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It has been a crazy couple of years, and we all are yearning for a sense of normalcy. In the New Year, it’s normal to want to reset from the indulgences of the holidays and the past year. Maybe you are thinking about doing a dry January just to reset from all the celebrations or just to take a break from alcohol for a while.  Maybe you are just looking to start fresh by eating better. Maybe you’re committing to improving your health by exercising regularly.

For those looking to reset their nutrition, there is a food gut reset or cleanse that you can do and it has been done for many years in Ayurvedic medicine.  It doesn’t involve fasting and it is helpful in removing toxins from the body.  The food used to reset is called Kicharee.  It can be eaten for 2-3 meals over the course of at least 3 days.  It’s a mixture of mung dal (split mung beans) and white basmati rice over greens.  It is recommended that you eat it for all three meals for 3 consecutive days.  The toppings that are used with it are based on your constitution or dosha.

What is a dosha?  If you don’t know your dosha, you can take the quiz at this link:

Your dosha can help manage things that may be in excess in your body.  In Ayurvedic medicine, getting things back into balance can help to improve your overall health and well-being.  Agni in Ayurvedic medicine is considered the golden key to health.  When Agni is good, it means that proper digestion, assimilation, and absorption is taking place in the gut. Weak or imbalanced Agni means malabsorption and the accumulation of ama or toxins.  The protein content in Kicharee helps to maintain blood sugar and improve mental clarity through the gut/brain connection.  White rice is the starch of choice because it is often more easily digested for most people.  Legumes tend to be difficult for many people to digest, but lentils and mung beans are often easier to digest.  Spices like ginger, cumin, coriander, fennel, and even salt help to create Agni.  Because kicharee is made with spices that can be tailored to your constitution, it nourishes and balances Agni.

Regardless of the dosha, Kicharee helps to balance the gut, and thus the individual, by assisting in the breakdown of amino acids, the stabilization of blood sugar, and the introduction of spices to manage intestinal permeability—that is, managing how well your intestines absorb nutrients.  It’s important to eat these foods together and with the appropriate combination of spices so that the proteins break down appropriately with the meal.

Kicharee Recipe Instructions

1:1 ration of mung beans to white basmati rice

1-2 inches of fresh ginger root

1 onion, red and chopped

Cloves of garlic – to preference or can omit for excessive data

spices to taste: start with 1/2 tsp and increase as needed

            cinnamon sticks

            coriander powder


            fennel seeds

            whole cumin seeds – Indian not Spanish

            black mustard seeds

            pinch of asafetida


1.  Heat the oil in a cast-iron pan.  Temper the following spices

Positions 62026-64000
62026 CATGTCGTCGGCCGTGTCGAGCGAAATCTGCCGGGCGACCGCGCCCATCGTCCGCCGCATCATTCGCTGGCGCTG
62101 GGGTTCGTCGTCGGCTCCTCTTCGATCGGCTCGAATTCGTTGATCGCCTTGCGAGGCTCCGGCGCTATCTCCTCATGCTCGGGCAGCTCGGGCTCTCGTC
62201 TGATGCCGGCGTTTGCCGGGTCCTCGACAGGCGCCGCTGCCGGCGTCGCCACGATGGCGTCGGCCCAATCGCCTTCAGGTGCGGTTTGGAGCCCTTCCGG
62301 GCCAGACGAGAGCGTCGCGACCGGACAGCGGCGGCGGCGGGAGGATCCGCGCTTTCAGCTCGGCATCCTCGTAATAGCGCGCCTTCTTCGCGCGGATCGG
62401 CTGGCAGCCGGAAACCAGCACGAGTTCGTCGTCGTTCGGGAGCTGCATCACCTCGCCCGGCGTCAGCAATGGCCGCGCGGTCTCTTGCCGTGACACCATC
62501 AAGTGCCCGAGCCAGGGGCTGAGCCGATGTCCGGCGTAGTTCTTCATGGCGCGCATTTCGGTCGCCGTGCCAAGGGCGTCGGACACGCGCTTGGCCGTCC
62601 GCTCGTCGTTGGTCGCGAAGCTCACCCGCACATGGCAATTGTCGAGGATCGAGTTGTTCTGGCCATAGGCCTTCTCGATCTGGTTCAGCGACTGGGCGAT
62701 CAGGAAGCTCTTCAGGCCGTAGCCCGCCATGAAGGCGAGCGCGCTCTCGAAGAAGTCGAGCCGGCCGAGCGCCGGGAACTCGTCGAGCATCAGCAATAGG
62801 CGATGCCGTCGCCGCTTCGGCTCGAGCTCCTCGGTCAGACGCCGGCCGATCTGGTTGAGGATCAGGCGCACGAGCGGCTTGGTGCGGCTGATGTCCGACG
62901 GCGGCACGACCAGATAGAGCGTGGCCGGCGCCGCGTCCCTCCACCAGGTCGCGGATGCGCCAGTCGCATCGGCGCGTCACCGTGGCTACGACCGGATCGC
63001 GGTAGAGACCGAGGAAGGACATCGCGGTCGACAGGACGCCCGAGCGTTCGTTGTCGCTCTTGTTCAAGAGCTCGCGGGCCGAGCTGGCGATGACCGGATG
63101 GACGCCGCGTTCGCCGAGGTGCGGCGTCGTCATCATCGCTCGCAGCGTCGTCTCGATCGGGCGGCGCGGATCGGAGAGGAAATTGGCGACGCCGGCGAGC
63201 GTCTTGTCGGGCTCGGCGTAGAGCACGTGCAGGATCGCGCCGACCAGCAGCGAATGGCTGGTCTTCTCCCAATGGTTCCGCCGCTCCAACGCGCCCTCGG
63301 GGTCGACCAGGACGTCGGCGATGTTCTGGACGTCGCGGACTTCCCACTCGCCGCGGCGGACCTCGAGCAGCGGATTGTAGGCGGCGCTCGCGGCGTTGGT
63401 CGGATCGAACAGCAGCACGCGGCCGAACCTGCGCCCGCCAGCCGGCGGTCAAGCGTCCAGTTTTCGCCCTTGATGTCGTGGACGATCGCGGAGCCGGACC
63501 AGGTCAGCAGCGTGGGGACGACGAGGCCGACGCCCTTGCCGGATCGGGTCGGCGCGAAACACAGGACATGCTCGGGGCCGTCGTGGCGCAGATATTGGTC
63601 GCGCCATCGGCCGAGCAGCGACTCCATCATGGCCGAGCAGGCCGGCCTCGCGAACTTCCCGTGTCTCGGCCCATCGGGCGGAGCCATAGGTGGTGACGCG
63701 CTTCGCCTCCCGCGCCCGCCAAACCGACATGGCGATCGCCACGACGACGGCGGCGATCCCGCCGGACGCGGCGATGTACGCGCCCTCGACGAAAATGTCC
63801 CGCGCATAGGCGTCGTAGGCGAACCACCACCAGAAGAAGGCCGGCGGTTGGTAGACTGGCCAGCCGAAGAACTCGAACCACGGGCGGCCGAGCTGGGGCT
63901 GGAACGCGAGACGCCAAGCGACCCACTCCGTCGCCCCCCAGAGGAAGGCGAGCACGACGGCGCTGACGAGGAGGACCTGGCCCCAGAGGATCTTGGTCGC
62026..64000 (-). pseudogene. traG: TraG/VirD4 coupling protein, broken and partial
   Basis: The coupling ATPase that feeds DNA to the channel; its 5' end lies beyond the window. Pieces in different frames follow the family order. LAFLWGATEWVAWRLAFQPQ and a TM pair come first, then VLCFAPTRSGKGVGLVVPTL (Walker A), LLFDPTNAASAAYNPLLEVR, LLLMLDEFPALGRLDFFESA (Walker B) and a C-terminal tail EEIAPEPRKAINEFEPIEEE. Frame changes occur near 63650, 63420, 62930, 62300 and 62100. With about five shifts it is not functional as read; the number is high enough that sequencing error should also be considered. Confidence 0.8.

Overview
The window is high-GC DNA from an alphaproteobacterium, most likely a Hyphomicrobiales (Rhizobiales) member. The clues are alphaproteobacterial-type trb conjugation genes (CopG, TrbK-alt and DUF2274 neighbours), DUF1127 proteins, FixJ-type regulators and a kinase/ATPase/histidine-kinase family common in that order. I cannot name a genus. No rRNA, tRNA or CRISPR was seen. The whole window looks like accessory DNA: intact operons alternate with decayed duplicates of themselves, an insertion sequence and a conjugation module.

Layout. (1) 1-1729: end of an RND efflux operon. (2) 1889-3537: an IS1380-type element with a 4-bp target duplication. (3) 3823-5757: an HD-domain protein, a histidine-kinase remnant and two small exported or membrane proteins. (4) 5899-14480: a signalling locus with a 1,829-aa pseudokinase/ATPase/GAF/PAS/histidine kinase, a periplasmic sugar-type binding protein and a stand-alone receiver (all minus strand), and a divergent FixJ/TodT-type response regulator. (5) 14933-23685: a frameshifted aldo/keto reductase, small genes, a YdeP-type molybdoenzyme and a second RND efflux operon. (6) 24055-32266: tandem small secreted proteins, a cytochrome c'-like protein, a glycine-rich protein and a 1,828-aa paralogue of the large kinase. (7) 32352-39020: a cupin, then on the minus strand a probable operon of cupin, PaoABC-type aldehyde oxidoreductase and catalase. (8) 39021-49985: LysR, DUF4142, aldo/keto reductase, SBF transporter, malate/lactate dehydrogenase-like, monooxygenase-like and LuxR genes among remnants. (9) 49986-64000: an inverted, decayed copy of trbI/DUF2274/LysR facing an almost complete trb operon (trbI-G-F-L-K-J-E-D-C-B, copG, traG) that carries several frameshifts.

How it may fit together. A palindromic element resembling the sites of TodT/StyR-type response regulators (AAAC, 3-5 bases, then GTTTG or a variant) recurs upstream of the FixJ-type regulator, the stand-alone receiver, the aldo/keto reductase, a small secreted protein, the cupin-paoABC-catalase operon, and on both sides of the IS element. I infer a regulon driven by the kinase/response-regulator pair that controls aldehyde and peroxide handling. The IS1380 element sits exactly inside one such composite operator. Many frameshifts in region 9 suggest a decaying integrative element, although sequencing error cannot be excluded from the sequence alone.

whole cumin seeds


            fennel seeds

            black mustard seeds

2.  Roast the onion and the ginger mixture in a cast iron pan until brown

3.  Add turmeric and continue to roast for 2-3 minutes

4.  Add water to deglaze the pan

5.  Blend or crush the garlic and add to the onion mixture

6.  Add the onion/spice mixture to the mung beans and rice.  Let the kicharee simmer for 30 minutes.  Add hot water to adjust the consistency.

7. Garnish with the following:

            chili peppers (dampens vata and kapha)

            spicy raw onion chutney (dampens vata and kapha)

            chopped cilantro (dampens pitta)

            raita (balances vata and pitta; increased kapha)

            lemon slices (balances all three doshas)

            sea/black salt (balances kapha and vata)

            seaweed (increases kapha and reduces vata and pitta)

            baby kale (dampens Pitta and Kapha)

            arugula, (dampens pitta)

            spinach (dampens pitta)

            ***cooking greens can help balance vata)

            ***kapha all spices are appropriate

            ***vata avoid pungent or cayenne

            ***pitta fennel and coriander – cooler spices are best

If you didn’t take the dosha test, you can still benefit from a Kicharee cleanse.  If you have a minute, it might be good for you to take the quiz to help you understand a little more about yourself.  Ayurvedic medicine has been in use for thousands of years and dosha information can also be a predictor of health issues and disease patterns.  By understanding your dosha, you can utilize the best garnish for yourself and it may also give you some insight into your own personal food tolerances and intolerances.

As always, we have one added disclaimer with the informational value of our posts.  If you have issues with any of the foods listed here, it is important to discuss the appropriateness of kicharee with your doctor.

Written by Stephanie Muntzer, MPT, PYT, RYT200, CPI, SFMA, FMSc

References: Simple Ayurvedic Recipe: Eat Your Greens. Myra Lewin, October 11, 2017.

Garner, Ginger.  2017.  Manual for Professional Yoga Therapy.  Level III course

1 Comment

  • Viviana Hicks
    Posted December 9, 2022 at 2:15 pm

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